No obligation to justice does force a man to be cruel, or to use the sharpest sentence.
A man will be imprisoned in a room with a door that's unlocked and opens inwards, as long as it does not occur to him to pull rather than push.
It is hard, but it is excellent, to find the right knowledge of when correction is necessary and when grace doth most avail.
They were being driven to a prison, through no fault of their own, in all probability for life. In comparison, how much easier it would be to walk to the gallows than to this tomb of living horrors!
It was only when I lay there on the rotting prison straw that I sensed within myself the first stirrings of good. Gradually it was disclosed to me that the line separating good and evil passes not between states nor between social classes nor between political parties, but right through every human heart, through all human hearts. And that is why I turn back to the years of my imprisonment and say, sometimes to the astonishment of those about me, bless you, prison, for having been a part of my life.
To try to raise a son from inside the prison walls is a very difficult thing. But I want to say to the world my son at 16 was the one who tried the most to get me out of prison.
Wicked deeds are generally done, even with impunity, for the mere desire of occupation.
The perfection of a thing consists in its essence; there are perfect criminals, as there are men of perfect probity.
Federal prison, if you get any of it, you're going to have to do 85% of it. And the reason why I called it that is because I had a friend who got sent to the federal joint and his whole... it wasn't about him being in jail. He cried about the 85%.
Before we can diminish our sufferings from the ill-controlled aggressive assaults of fellow citizens, we must renounce the philosophy of punishment, the obsolete, vengeful penal attitude. In its place we would seek a comprehensive, constructive social attitude - therapeutic in some instances, restraining in some instances, but preventive in its total social impact. In the last analysis this becomes a question of personal morals and values. No matter how glorified or how piously disguised, vengeance as a human motive must be personally repudiated by each and every one of us.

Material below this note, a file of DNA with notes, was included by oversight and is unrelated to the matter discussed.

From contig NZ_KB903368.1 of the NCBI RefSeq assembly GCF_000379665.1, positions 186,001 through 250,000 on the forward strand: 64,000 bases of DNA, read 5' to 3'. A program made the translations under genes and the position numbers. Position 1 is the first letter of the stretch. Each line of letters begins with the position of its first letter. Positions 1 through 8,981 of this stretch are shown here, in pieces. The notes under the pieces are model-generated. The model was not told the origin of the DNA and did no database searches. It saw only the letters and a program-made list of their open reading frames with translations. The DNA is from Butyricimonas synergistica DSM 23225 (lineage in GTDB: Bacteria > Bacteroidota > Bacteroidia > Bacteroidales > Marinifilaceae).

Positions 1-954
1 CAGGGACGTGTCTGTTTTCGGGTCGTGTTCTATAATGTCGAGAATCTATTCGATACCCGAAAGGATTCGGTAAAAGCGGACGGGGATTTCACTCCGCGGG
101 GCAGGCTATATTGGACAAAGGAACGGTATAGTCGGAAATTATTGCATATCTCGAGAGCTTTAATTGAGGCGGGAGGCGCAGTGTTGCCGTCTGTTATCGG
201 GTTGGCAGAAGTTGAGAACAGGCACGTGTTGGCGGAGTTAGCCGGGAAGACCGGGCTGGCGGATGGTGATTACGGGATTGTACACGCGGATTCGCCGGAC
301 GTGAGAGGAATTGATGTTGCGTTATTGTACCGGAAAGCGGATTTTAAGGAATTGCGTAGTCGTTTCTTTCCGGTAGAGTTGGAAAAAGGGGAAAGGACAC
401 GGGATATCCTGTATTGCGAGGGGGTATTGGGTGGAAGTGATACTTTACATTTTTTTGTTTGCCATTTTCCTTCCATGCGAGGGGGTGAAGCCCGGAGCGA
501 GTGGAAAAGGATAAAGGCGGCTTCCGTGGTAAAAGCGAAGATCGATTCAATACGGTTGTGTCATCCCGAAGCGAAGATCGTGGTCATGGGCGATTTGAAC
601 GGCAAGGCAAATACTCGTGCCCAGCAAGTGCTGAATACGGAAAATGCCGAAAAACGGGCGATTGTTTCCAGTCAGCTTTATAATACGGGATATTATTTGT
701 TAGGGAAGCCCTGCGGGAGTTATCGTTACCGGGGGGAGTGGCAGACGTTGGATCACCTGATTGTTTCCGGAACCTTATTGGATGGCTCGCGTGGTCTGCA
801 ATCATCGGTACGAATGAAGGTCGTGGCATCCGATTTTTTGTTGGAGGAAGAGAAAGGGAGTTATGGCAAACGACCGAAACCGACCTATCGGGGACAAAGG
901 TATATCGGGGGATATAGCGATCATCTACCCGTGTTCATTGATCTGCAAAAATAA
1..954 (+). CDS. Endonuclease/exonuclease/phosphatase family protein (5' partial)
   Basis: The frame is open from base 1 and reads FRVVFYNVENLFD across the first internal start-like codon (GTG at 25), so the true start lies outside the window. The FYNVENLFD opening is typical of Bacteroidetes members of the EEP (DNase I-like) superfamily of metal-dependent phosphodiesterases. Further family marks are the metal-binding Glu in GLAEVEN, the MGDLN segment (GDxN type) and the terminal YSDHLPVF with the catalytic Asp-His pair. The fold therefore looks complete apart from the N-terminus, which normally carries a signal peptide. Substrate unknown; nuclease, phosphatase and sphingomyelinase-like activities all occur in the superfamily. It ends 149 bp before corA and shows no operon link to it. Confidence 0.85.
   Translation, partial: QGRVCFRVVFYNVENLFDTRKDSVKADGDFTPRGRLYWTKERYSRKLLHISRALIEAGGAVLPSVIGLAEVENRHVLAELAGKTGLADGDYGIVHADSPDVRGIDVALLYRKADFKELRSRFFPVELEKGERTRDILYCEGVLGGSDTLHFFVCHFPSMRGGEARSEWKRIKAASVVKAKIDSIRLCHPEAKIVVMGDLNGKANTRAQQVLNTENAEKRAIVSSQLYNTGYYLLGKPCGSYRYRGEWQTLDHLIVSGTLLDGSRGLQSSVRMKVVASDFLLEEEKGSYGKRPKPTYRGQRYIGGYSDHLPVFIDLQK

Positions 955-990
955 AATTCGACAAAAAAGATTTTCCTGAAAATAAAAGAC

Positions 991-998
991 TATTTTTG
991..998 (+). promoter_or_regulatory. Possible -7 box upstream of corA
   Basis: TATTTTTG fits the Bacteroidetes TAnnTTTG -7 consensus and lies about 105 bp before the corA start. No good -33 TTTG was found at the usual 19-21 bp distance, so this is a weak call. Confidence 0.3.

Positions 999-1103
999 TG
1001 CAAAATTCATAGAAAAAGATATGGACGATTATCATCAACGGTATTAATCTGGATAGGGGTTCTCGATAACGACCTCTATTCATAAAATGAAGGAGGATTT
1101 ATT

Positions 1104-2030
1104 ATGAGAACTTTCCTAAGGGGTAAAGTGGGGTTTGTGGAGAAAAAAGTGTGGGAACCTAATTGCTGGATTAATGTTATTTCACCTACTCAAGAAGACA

Any punishment that does not correct, that can merely rouse rebellion in whoever has to endure it, is a piece of gratuitous infamy which makes those who impose it more guilty in the eyes of humanity, good sense and reason, nay a hundred times more guilty than the victim on whom the punishment is inflicted.
Trial by jury itself, instead of being a security to persons who are accused, shall be a delusion, a mockery, and a snare.
The torment of human frustration, whatever its immediate cause, is the knowledge that the self is in prison, its vital force and 'mangled mind' leaking away in lonely, wasteful self-conflict.
It is better that ten guilty persons escape, than that one innocent suffer.
The thoughts of a prisoner - they're not free either. They keep returning to the same things.